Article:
Karair

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Karair
KarAir1.JPG
IATA ICAO Callsign
KR KAR
Founded1947
Ceased operations1996 (merged into Finnair)
HubsHelsinki Airport
Parent companyFinnair (since 1963)
HeadquartersHelsinki, Finland
Key peopleNiilo and Valto Karhumäki (founders)

Karair was an airline from Finland. Initially having offered scheduled passenger flights, the company became a subsidiary of Finnair, mainly operating on holiday charter routes.

History[edit]

Niilo and Valto Karhumäki, the later founders of the airline, in 1927.

Originally called Karhumäki Airways, the company was founded in 1947 as a subsidiary of Veljekset Karhumäki Oy, an aircraft manufacturing and maintenance company owned by Niilo and Valto Karhumäki. In June 1951 scheduled services began between Helsinki and Joensuu, Jyväskylä, Vaasa and Sundsvall.[1] Initially operating on domestic routes with a fleet of four Douglas DC-3 and two Convair CV-440 Metropolitan airliners, the first international flight (to Stockholm) took place in 1951, which was followed by holiday flights to Málaga.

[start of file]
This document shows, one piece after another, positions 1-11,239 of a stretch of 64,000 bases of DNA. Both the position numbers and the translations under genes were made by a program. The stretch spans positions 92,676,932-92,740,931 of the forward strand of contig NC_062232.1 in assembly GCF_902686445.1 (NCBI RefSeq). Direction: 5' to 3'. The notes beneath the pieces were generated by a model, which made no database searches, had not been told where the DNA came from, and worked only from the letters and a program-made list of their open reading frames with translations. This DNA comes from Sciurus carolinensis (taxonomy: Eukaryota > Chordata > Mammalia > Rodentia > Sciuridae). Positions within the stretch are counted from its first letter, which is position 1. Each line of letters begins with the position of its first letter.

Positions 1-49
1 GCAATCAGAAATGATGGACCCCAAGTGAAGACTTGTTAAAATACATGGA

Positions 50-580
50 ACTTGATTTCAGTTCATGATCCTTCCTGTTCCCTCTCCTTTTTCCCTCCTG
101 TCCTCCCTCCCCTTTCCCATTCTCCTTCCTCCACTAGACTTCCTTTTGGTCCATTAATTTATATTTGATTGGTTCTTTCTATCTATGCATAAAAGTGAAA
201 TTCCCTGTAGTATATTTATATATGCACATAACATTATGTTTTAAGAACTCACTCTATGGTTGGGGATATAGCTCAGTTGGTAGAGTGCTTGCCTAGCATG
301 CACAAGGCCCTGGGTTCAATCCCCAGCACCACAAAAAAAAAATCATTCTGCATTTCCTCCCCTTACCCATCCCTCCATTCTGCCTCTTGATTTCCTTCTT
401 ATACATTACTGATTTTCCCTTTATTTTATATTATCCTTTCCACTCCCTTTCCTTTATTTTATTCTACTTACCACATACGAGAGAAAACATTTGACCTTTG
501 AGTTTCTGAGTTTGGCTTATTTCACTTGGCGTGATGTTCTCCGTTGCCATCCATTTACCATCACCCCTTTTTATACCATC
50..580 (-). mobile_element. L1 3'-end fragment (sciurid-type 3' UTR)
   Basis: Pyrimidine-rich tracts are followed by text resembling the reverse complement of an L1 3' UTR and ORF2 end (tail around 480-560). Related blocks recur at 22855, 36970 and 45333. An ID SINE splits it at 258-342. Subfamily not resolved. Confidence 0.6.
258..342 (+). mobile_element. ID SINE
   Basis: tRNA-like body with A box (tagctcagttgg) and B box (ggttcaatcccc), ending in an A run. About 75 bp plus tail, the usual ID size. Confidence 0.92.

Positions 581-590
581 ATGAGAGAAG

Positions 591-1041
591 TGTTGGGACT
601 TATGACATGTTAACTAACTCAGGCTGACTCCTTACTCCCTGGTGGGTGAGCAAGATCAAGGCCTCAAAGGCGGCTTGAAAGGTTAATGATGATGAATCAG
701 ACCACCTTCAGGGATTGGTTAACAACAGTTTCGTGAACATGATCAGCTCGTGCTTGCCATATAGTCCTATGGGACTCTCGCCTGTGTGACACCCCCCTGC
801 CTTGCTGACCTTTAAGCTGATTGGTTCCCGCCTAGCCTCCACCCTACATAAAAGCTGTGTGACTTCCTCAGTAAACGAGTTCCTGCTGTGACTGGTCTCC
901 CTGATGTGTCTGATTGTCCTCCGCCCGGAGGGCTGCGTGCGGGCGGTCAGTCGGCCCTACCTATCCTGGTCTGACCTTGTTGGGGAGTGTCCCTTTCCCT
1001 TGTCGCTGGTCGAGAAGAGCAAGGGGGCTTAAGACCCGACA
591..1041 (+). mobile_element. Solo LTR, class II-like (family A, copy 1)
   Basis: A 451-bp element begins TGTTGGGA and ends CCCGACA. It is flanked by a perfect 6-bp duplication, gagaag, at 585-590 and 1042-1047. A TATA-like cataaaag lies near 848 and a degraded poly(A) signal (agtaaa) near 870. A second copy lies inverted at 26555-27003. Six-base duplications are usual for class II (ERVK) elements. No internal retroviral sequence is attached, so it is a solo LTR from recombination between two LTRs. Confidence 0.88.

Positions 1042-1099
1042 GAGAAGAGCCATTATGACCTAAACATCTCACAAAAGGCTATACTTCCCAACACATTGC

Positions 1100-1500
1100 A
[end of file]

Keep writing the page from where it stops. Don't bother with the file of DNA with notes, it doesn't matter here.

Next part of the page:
In 1956 the airline was reorganised as Kar-Air OY and started operations in January 1957.[1] A Swedish subsidiary was established, which from 1961 onwards operated a single Douglas DC-6 on chartered flights to Southern Europe. In 1962, Aero O/Y acquired a 27 percent stake in Kar-Air,[2] which was increased to 51 percent over the following years, since Kar-Air had encountered financial difficulties when its two Metropolitans were damaged in hard landings and had to be taken out of service for a period in 1963. The new majority owner demanded Kar-Air to cease domestic flying, concentrating on charter flights (mainly to the Mediterranean) holiday resorts instead. For this purpose, Aero O/Y handed over two of its own DC-6 aircraft, which Kar-Air also used for multiple stopover round-the-world flights.

Douglas DC-6B of Kar-Air fitted with swing tail operating a freight flight to Manchester in 1979